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J Cell Sci. 1995 Nov;108 ( Pt 11):3547-56.

A survey of GTP-binding proteins and other potential key regulators of exocytotic secretion in eosinophils. Apparent absence of rab3 and vesicle fusion protein homologues.

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  • 1Department of Physiology, University College London, UK.

Abstract

We set out to identify potential key regulators of exocytotic fusion in the eosinophil, in the knowledge that granule exocytosis can be stimulated in these cells by intracellular application of nonhydrolyzable analogues of guanosine triphosphate, with Ca2+ acting as a modulator of guanine nucleotide-dependent secretion. To screen for GTP-binding proteins, guinea pig eosinophils were purified from peritoneal washings and subjected to western blotting analysis using specific immune sera raised against recombinant proteins or consensus peptide sequences within proteins of interest. We found a number of heterotrimeric G proteins (G alpha i3, G alpha o, G alpha q11, G alpha s and G beta subunits) and members of the small GTP-binding proteins expressed in eosinophils. Two subtypes of G-protein alpha subunits (G alpha i1 and G alpha z) could not be detected. Separation of subcellular organelles from homogenized eosinophils by density gradient centrifugation revealed that all of the detected GTP-binding proteins were mainly expressed in fractions containing peak plasma membrane and Golgi marker enzyme activities, while G beta subunits were also detected in secretory granule fractions. However, isoforms of Rab3, a putative GTP-binding regulator of exocytotic fusion, were undetectable in eosinophils. Neither, with the exception of syntaxin-3, could we detect any of the proteins belonging to the proposed synaptic vesicle fusion complex (SNAP-25; synaptobrevin (VAMP) and its non-neuronal homologue, cellubrevin; synaptophysin; synaptotagmin). The results from this study, based on western blotting, suggest that eosinophils express a different class of exocytotic fusion complex proteins from those found in neuronal tissues, although a number of potential candidates fulfilling the role of GE were identified in this important inflammatory cell.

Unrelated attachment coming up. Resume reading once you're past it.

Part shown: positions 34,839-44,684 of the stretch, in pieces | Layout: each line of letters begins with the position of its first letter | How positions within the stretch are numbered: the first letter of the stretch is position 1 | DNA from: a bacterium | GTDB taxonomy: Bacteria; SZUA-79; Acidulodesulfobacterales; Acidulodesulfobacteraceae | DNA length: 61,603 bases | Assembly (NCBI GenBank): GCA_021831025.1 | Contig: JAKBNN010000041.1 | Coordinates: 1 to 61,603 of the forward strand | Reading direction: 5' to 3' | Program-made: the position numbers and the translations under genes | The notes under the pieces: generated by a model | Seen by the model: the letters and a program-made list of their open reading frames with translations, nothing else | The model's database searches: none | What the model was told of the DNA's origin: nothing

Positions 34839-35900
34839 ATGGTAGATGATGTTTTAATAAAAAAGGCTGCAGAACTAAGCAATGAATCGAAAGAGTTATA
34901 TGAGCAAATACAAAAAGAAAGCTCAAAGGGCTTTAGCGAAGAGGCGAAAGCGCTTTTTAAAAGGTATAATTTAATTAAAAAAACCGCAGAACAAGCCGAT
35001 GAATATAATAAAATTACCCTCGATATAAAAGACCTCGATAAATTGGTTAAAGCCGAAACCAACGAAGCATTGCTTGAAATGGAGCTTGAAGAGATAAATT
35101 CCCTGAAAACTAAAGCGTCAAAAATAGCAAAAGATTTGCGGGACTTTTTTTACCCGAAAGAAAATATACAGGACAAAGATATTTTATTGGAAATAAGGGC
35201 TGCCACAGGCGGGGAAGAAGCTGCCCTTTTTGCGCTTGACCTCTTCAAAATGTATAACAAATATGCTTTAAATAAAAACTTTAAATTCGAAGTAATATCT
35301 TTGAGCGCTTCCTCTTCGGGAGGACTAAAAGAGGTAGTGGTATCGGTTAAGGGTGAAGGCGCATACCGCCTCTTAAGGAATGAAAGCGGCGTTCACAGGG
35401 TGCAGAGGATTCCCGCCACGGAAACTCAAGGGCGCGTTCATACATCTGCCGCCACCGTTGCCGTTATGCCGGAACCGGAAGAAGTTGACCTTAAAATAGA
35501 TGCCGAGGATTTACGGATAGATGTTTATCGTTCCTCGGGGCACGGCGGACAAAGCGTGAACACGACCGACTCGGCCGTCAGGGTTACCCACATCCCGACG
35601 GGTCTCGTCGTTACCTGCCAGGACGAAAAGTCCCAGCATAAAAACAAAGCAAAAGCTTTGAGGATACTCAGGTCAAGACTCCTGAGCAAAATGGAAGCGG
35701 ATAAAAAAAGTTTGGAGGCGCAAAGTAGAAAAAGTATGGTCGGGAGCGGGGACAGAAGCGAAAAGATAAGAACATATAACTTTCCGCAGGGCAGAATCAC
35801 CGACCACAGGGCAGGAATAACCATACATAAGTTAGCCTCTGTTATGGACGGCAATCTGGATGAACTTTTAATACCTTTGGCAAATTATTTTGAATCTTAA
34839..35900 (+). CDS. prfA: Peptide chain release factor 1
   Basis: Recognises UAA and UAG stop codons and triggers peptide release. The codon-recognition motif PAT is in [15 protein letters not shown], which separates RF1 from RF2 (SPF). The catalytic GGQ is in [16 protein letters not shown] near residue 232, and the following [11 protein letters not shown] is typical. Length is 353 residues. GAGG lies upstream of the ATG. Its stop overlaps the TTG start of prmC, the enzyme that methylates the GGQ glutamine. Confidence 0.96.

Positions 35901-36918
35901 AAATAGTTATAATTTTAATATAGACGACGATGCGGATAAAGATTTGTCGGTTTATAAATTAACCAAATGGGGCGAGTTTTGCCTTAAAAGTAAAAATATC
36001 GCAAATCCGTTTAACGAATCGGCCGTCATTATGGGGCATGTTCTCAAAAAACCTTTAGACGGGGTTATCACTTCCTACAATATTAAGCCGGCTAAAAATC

PMID:
8586666
[PubMed - indexed for MEDLINE]
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